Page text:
Meet the innovator capturing pollutants from vehicles

Serial inventor Kristen Tapping is developing an air filtration device for heavy vehicles to help clean polluted air on city streets, and is supported by Connected Places Catapult in her quest to bring a useful product to market.

Walk or cycle along any busy road in a major city and you will definitely notice the traffic, and possibly smell the exhaust fumes, but are unlikely to think about another pressing issue: particulate matter. These tiny pollutants generated by the wearing down of vehicles brakes, tyres and the highway surface – and from exhausts too – are mostly invisible, but can have a large impact on human health.

“It’s a very big problem that’s not recognised enough,” says Kristen Tapping of start-up company GoRolloe and inventor of a new pollution cleansing device for vehicles. “These particles are very harmful, but you can’t see or smell them; you don’t know they’re there.”

She explains that city streets with tall buildings act like canyons, with particulate matter getting trapped and recirculated in the air, with higher concentrations at lower levels. “The problem is worse in summer, and when there’s no rain to wash pollution down the drain.”

Kristen Tapping says particulate matter in cities is a problem

Kristen’s idea is to retrofit her new air purification device onto commercial vehicles to draw pollutants in and capture particulate matter. Her goal is to catch about 50% of particulates; and she is working with two co-founders with engineering and science backgrounds – as well as various external laboratories and engineering consultancies – to determine the impact her device could have.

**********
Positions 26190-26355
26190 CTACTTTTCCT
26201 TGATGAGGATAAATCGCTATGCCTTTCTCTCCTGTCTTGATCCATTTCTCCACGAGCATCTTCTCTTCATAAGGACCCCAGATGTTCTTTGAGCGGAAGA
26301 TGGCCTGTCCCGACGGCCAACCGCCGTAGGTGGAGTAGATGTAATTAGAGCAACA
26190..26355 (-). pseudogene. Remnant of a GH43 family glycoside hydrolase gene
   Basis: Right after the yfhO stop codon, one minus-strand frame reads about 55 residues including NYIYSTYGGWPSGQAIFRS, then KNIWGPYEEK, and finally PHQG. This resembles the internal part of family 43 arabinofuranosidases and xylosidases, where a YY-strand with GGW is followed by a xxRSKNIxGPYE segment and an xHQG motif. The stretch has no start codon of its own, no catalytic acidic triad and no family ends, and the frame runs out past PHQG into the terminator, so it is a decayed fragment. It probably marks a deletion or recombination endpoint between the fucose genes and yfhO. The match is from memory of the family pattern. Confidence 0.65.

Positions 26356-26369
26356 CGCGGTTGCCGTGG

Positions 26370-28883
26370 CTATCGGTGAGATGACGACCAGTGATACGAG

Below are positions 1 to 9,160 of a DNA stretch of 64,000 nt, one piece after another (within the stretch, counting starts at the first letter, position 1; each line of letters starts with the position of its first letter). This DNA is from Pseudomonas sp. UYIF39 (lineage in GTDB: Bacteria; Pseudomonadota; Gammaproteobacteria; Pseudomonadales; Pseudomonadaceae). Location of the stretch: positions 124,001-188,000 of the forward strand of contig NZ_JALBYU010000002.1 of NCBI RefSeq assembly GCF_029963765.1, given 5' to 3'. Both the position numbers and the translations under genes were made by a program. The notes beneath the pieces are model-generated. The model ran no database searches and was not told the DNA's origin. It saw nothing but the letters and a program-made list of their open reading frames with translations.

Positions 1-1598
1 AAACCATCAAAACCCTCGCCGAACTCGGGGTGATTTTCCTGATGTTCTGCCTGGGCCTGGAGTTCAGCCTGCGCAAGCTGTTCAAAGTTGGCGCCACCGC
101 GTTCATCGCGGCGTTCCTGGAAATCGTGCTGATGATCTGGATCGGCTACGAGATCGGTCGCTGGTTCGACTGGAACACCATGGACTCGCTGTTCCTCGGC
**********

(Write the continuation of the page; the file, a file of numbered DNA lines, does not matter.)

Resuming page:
Exactly how the filtration system works is kept secret, but Kristen says the units will feature reuseable, rather than disposable filters that can be cleaned to cut down on waste.

Last year saw Kristen and colleagues complete six months of research and development after they received £30,000 of funding from the Transport Research & Innovation Grants (TRIG) ‘future of freight’ programme, delivered by Connected Places Catapult on behalf of the Department for Transport. The money helped to take the concept from a Technology Readiness Level of two to four, which saw a working prototype created and tested in a laboratory.

This spring will see the start of trials of the device on a heavy goods vehicle on a test track, with a view to on-road testing beginning in April. Kristen is also looking to develop a smaller version for light commercial vehicles too. If all goes to plan, she will look to raise a funding round this autumn to start field trials and begin commercialising the product.

Brimming with ideas

Kristen Tapping describes herself as “an inventor at heart”, who gets “lots of ideas – and then tries to make them work”. She was born in France and her family moved between several countries before settling in the United States. She enjoyed sketching in a notebook as a child and often questioned why things worked the way they do.

She studied journalism and started her career in public relations before becoming a personal trainer. Kristen went back to university in Colorado to study physiotherapy, then switched to interior design. But she found the subject quite limiting, so took time out before enrolling on an industrial design course. “Right away, I felt it was the right fit: I remember the woodwork studio and the metal workshop and the plastics laboratory. It was very hands on and was perfect for me.

“We had a tough teacher who taught us architectural hand drafting, and it would take dozens of hours to get one drawing done; but I loved it. I then thought about how I might start working to design products.”

During her studies, she worked as a bartender and spotted the potential to make decorative items out of empty liquor bottles. Kristen took several bags of the bottles home to make candle holders, and later chandeliers. She set up a wholesale business creating liquor candles – and over the next 18 months worked on several commissions including one for $3000.